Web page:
Correcting Whanganui spelling offers clear message of unity.

Last Friday, Whanganui District Health Board members voted 9-2 to spell the name of their hospital correctly as Whanganui with an "h". In doing so, the hospital restored some order into the chaos that threatened to emerge some nine days prior, when the Wanganui District Council failed to exercise the leadership required in failing to alter the spelling of Wanganui to Whanganui.

When I left Parliament two months ago, this was one issue I thought had been resolved to the satisfaction of all parties. Indeed, it is five years since, on December 18, 2009, the former Minister for Land Information, Maurice Williamson, decreed that Whanganui could be spelt with or without the "h", but it was his expectation that all Crown agencies would be expected to move to Whanganui.

Mr Williamson had taken on board the recommendations from the Geographic Board that as new or revised documents emerged, government departments and local authorities would be expected to adopt the official name of Whanganui.

All that was required to implement the change was a technical correction to current legislation which Mr Williamson suggested would happen early in 2010.

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It seemed so easy. Of course it wasn't.

It wasn't until December 2012 that the passing of two amendments to the Geographic Board Act 2008 gave official recognition to both spellings.

The whole saga around the "h" is symptomatic of how complex we sometimes make things when we involve bureaucracies, politicians and lawyers in issues which might easily have been addressed if there was an effective and respectful relationship between local authorities and mana whenua.

It is hard to work out why there was ever such resistance when all our iwi wanted was official recognition of the name, its history and obvious connection to the Whanganui River, and to put an end to the misspelling of a name.

The name Whanganui has a meaning and history unique to the Whanganui River, the rohe, and the iwi. This is about te reo Maori, about identity, about culture.

Research into reports published in the 19th century has uncovered thousands of documents where it was spelt with an "h", especially newspapers reporting news from the town of Whanganui. There were also official documents such as land titles issued by the Native Land Court in the 19th century which state that the court sat in Whanganui and recorded titles in the District of Whanganui.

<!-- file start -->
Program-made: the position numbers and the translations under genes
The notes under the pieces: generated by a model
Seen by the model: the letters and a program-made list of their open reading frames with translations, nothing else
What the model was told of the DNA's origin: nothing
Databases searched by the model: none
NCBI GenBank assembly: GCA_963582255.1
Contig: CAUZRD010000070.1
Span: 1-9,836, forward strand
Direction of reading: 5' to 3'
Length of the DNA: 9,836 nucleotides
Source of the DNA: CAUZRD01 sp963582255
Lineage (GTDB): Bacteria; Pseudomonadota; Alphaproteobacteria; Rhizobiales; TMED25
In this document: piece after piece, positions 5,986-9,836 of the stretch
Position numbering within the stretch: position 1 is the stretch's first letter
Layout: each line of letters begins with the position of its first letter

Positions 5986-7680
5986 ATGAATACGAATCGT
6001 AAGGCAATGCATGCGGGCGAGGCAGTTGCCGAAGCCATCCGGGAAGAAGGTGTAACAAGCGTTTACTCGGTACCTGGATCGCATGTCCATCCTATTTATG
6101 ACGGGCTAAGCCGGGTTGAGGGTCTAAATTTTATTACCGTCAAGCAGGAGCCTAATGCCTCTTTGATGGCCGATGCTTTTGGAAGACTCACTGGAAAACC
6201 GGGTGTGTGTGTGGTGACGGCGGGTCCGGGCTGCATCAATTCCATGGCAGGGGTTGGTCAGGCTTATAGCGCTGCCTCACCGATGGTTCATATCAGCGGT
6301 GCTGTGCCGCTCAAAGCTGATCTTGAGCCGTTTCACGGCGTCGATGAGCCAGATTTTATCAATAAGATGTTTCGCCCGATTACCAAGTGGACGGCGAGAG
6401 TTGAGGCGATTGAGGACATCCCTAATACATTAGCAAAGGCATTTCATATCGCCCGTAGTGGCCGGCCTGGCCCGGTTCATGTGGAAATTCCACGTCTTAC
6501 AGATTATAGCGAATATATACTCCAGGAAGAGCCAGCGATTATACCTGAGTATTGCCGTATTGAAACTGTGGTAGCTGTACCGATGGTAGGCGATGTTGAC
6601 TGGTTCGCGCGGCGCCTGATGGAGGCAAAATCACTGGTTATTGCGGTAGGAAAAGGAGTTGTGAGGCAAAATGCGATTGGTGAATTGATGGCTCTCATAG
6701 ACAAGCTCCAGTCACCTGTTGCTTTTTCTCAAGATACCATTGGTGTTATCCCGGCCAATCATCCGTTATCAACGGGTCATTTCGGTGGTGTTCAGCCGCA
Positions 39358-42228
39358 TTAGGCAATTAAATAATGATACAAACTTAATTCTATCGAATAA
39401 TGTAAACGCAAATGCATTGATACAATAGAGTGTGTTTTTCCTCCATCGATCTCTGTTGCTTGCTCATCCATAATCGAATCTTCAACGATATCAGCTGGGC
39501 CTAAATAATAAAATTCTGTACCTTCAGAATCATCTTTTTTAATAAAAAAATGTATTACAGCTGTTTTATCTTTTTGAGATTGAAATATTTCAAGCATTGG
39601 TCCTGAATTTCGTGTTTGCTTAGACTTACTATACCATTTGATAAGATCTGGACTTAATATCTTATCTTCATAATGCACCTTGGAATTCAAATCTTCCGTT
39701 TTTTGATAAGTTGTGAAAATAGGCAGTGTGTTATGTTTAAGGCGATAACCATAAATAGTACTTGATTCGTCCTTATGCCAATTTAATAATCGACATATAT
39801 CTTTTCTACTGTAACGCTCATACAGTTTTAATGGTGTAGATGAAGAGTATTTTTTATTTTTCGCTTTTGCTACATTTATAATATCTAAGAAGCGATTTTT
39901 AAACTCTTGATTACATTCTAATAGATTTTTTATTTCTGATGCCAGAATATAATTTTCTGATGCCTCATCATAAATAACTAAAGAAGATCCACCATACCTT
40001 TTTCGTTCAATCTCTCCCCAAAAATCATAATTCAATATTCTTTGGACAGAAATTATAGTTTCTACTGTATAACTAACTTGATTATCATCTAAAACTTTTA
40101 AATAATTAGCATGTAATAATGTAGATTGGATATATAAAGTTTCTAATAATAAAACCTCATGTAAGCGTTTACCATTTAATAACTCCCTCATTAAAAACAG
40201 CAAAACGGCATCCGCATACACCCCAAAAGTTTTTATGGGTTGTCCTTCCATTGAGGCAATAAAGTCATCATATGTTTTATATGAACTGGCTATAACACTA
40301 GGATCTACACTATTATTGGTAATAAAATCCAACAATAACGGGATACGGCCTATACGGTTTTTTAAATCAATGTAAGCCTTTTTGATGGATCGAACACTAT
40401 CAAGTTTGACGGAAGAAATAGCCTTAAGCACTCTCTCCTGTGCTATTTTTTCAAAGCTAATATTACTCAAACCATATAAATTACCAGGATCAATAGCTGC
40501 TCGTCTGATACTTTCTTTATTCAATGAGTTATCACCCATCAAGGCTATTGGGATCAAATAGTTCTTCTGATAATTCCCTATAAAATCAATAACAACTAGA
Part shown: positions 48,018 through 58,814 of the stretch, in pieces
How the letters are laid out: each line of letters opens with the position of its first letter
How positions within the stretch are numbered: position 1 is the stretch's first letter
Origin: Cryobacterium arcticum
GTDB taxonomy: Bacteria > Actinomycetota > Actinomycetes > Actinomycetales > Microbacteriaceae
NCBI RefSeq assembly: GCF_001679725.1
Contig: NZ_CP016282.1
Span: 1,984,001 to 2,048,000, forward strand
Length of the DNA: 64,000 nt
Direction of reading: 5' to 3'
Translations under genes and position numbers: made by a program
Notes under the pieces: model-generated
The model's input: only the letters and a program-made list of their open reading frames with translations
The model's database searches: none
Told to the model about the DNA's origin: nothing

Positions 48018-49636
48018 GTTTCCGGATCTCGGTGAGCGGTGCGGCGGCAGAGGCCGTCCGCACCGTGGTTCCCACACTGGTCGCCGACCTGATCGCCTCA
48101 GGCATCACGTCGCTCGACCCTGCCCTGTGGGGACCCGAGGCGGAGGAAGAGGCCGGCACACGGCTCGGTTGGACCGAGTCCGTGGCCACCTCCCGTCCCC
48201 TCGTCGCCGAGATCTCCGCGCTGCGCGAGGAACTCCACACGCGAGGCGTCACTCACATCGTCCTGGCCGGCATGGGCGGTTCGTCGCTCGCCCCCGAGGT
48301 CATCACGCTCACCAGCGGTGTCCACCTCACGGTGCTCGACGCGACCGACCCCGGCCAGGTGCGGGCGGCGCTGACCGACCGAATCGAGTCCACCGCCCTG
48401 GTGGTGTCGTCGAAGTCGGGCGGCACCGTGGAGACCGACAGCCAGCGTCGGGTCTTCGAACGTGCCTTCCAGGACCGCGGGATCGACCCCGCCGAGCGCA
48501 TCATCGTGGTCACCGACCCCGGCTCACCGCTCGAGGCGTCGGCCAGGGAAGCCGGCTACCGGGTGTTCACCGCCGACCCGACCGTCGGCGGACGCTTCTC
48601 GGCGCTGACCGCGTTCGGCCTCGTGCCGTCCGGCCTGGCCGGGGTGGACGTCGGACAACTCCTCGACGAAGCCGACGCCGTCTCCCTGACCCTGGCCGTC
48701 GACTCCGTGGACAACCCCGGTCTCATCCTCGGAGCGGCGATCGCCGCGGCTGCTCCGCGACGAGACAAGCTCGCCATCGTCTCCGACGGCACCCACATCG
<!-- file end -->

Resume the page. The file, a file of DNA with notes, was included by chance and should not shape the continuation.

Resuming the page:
More than a century later, on February 11, 2009, a petition to the Geographic Board was submitted by Te Runanga o Tupoho. Their petition to correct the spelling was based on early evidence of the intended spelling as Whanganui.

In his submission to the Geographic Board, Che Wilson described the correct meaning for the name Whanganui as the long wait, "whanga" meaning to wait, "nui" meaning large or long. He explained how this name originated from the time of Kupe the great navigator. He talked about the extended name Te Whanga-nui-a-Kupe, referring to the extended wait for the return of Kupe from his exploration.

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A letter dated March 3, 2009, from Te Taura Whiri i te Reo Maori (the Maori Language Commission) confirmed the authenticity of the spelling: "Whanganui is a compound word made of the words 'whanga' and 'nui'. There is no such word as 'wanga' in the Maori lexicon."

Changing the spelling of the city's name to Whanganui is more than about righting a wrong, it is also an chance for leadership in cultural competency; Crown-iwi relations; community harmony.

And if those who are resistant to change see the fuss as an item on the activist agenda, they might think more deeply around the background to this debate, more than a century ago.

Reports of the local council meeting of August 13, 1902 identified that Mayor James Laird suggested a fitting tribute to the Coronation of King Edward VII would be "to have the name of our town spelt correctly, viz, by reinstating the letter 'h' making it 'Whanganui' in accordance with its original native name and meaning".

The Mayor noted the way some people pronounced Whanganui was, to the feelings of those who admired the "pretty, soft Maori language, quite too dreadful", the Wanganui Chronicle reported on August 14, 1902.

When I attended the district council meeting two weeks ago, it was indeed quite too dreadful to think that we were back in the position of begging the bureaucracy to rectify their mistake.

The council has a chance to get it right - to respect the working relationships they already have with iwi, to honour the decision of the Geographic Board, and to demonstrate they appreciate te reo Maori as an official language of Aotearoa New Zealand. All it takes is one letter.

Tariana Turia is former Maori Party co-leader. Her iwi affiliations include Whanganui.
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